Plaintiff testified that on December 21, 1962, he climbed up on defendant's engine No. 43 in order to use the radio equipment to contact the yardmaster. The hand set for the radio is located immediately inside the short door. In entering by the short door he struck his head on the steel door frame, and a few minutes later, struck it again against a pipe which was part of the support for the radio equipment. On December 24 or 25 he noticed a "blur" in his eye. He had a cold and thought it might have settled in his eye. On December 26 he was bowling and when he looked down the alley "everything was just a big blur in my eye." On January 2, 1963, he went to Dr. Szewczyk, an ophthalmologist. Dr. Szewczyk examined his eyes and inquired whether he had hit his head recently. He answered "I would say two or three weeks or a month ago" and also told him of being injured in an automobile accident ten or twelve years earlier. He was told that he had a detached retina, and was referred to doctors at Missouri Pacific Hospital in St. Louis.

When plaintiff spoke with Dr. Szewczyk and the doctors in St. Louis he was not certain of the exact date of the occurrence. He remembered with whom he had been working, and on what engine, and from that information was able to determine that it happened when he was working on engine 43 on December 21, 1962.

William Stufflebeam, and William Duhr, plaintiff's fellow crew members, testified that they saw plaintiff strike his head upon entering the engine. Neither could fix the exact date, but both stated that they had regularly worked with plaintiff from December 9 to December 23, 1962, and to the best of their recollection, it was shortly before December 23, 1962.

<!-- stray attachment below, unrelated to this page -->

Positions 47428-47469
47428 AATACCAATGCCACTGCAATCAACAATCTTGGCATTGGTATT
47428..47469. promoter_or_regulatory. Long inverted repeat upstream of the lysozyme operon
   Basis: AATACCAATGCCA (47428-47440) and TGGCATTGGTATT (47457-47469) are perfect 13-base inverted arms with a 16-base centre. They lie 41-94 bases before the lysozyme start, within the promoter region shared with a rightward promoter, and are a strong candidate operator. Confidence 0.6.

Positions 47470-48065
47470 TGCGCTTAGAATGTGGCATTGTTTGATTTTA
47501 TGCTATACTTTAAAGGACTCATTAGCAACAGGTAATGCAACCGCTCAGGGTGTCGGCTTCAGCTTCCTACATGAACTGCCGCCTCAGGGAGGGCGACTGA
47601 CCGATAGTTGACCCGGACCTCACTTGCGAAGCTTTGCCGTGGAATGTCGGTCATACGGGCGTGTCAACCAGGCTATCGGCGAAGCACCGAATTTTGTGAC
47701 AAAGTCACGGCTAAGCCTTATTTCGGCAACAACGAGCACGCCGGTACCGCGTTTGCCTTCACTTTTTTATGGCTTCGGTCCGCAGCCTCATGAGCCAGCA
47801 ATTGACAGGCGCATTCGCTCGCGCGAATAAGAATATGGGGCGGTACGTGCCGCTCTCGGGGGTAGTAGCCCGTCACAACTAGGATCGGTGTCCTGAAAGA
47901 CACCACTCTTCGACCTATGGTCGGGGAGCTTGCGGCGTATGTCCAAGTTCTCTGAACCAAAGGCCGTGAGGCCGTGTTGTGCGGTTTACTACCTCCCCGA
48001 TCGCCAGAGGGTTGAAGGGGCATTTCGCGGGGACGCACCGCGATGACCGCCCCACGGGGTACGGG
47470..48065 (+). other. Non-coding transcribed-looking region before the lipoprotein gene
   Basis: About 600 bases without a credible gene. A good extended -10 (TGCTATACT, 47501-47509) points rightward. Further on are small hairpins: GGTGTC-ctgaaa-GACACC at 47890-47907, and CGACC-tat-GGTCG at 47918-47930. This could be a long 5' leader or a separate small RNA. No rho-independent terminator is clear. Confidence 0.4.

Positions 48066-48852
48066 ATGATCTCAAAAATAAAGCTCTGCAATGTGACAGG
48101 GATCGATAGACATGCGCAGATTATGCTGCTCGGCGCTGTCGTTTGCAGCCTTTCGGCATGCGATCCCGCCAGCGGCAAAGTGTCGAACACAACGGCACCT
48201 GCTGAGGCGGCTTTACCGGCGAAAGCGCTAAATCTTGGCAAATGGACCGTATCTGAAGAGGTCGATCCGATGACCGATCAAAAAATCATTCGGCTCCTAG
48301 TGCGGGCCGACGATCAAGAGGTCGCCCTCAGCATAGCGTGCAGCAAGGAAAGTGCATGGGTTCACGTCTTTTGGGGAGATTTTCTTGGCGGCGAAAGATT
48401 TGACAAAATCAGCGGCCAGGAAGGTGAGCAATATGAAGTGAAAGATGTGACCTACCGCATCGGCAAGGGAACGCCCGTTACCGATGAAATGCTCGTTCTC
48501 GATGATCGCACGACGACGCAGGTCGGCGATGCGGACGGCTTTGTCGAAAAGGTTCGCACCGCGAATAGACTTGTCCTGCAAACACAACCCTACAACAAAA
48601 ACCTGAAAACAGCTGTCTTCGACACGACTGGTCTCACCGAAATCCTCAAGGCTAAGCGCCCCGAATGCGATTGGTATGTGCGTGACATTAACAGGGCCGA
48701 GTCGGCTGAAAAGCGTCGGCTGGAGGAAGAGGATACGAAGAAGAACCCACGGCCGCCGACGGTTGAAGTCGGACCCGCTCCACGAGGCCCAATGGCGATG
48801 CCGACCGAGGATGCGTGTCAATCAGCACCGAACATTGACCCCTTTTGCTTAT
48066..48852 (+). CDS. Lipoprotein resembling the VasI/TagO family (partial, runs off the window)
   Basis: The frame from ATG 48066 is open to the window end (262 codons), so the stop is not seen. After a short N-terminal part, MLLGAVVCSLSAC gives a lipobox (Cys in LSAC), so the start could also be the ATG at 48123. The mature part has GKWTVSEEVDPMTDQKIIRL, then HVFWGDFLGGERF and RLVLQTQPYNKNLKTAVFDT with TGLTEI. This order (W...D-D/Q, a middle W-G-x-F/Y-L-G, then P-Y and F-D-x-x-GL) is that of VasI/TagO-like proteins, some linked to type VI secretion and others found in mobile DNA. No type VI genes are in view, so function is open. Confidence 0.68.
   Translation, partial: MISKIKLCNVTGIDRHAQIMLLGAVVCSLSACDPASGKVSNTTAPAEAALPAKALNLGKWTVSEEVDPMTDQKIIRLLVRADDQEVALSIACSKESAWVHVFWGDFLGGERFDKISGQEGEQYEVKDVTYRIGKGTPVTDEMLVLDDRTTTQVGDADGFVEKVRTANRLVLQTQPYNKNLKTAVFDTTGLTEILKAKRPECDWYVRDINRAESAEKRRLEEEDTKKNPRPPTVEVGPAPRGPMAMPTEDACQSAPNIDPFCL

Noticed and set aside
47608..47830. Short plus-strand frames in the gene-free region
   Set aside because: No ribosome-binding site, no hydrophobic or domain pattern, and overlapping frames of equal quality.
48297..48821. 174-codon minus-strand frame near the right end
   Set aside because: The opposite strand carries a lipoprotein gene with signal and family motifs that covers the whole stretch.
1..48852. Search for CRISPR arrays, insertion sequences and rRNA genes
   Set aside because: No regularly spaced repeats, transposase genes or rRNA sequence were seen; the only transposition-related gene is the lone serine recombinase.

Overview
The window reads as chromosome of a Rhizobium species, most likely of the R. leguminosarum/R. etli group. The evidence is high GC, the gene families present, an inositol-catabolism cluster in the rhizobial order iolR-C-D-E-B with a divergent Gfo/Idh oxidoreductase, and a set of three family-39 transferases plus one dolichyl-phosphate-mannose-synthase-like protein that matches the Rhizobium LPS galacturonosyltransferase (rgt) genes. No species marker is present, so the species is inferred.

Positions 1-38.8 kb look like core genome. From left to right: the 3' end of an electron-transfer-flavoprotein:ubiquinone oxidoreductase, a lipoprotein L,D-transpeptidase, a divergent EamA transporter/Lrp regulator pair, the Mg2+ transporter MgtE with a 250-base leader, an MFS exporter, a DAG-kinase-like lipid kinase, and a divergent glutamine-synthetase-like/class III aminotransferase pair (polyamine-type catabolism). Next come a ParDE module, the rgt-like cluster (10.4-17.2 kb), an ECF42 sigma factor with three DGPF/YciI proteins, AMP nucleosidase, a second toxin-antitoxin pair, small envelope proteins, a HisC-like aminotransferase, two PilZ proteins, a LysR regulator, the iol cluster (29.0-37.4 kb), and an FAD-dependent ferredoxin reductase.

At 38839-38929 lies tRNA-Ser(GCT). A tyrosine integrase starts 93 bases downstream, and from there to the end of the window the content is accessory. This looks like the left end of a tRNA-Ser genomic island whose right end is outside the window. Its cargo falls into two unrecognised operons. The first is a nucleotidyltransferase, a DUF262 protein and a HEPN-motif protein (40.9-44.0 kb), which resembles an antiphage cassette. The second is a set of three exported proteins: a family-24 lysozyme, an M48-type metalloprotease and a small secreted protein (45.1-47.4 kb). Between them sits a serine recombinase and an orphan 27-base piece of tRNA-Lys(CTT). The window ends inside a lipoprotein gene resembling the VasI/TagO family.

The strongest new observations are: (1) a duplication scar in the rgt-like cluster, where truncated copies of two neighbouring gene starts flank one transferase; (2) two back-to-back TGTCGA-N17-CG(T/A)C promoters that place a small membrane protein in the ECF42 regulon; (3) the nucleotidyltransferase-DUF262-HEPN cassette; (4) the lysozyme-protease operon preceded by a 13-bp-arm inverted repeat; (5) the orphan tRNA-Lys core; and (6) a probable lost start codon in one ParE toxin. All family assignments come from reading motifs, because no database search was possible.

[1-3] The Boiler Inspection Act imposes upon the carrier an absolute and continuing duty to maintain a locomotive and all of its parts in a condition safe to operate without unnecessary peril to life or limb. Lilly v. Grand Trunk Western R. Co., 317 U.S. 481, 87 L Ed 411, 63 S Ct 347. Assuming, arguendo, that the maintenance of the short door was a violation of the Boiler Inspection Act as a matter of law, there still remained the issues of whether plaintiff suffered an injury, and whether the injury resulted from the alleged violation. From our review of the evidence, we conclude that these issues were properly submitted to the jury as the finders of fact, and the court did not err in refusing to direct a verdict on the issue of liability.